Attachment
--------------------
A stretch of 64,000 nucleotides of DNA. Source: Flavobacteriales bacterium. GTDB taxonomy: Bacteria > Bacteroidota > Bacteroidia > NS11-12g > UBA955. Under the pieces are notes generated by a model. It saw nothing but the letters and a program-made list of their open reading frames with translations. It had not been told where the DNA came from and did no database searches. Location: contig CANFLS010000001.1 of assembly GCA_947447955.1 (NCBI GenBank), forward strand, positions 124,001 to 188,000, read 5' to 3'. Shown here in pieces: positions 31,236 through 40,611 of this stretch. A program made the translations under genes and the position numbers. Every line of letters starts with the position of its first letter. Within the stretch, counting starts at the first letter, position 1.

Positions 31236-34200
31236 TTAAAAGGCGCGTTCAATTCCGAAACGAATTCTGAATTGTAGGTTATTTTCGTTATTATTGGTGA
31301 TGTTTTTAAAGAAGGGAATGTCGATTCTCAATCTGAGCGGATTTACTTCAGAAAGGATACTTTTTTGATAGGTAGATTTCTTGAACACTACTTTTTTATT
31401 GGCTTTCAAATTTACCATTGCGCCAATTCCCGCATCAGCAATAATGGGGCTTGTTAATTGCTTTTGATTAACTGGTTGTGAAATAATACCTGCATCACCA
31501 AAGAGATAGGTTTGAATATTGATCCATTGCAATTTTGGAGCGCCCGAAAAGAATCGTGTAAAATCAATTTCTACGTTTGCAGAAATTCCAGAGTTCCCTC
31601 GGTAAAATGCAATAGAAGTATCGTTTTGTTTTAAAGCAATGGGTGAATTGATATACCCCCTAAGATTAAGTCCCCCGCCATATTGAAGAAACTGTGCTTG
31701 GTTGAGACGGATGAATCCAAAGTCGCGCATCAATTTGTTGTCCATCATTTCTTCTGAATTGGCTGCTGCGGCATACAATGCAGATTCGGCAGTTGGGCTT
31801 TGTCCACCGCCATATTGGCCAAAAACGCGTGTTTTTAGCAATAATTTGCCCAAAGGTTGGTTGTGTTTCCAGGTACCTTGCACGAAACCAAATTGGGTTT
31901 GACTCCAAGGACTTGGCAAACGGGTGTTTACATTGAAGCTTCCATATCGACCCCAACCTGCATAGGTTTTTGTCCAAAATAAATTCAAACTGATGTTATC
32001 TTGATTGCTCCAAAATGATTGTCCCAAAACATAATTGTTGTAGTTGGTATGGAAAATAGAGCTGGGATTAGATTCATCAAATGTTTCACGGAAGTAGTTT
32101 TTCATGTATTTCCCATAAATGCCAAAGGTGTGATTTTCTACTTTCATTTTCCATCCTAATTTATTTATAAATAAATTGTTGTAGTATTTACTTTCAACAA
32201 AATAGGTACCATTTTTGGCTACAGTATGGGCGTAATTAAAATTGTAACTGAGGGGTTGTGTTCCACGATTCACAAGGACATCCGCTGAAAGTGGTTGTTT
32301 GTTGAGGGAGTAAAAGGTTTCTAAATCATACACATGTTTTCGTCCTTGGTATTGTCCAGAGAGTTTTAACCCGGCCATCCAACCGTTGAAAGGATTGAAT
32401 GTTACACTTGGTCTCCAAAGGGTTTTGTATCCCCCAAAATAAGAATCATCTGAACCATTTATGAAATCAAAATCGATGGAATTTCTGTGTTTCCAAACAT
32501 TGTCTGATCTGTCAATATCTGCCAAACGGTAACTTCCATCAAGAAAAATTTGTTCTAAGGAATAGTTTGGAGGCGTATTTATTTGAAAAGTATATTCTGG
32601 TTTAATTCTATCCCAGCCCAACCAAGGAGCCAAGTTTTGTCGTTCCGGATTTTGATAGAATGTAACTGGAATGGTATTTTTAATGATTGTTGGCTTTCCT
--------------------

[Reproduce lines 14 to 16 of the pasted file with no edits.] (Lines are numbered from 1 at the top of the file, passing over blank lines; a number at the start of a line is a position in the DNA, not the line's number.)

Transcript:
32301 GTTGAGGGAGTAAAAGGTTTCTAAATCATACACATGTTTTCGTCCTTGGTATTGTCCAGAGAGTTTTAACCCGGCCATCCAACCGTTGAAAGGATTGAAT
32401 GTTACACTTGGTCTCCAAAGGGTTTTGTATCCCCCAAAATAAGAATCATCTGAACCATTTATGAAATCAAAATCGATGGAATTTCTGTGTTTCCAAACAT
32501 TGTCTGATCTGTCAATATCTGCCAAACGGTAACTTCCATCAAGAAAAATTTGTTCTAAGGAATAGTTTGGAGGCGTATTTATTTGAAAAGTATATTCTGG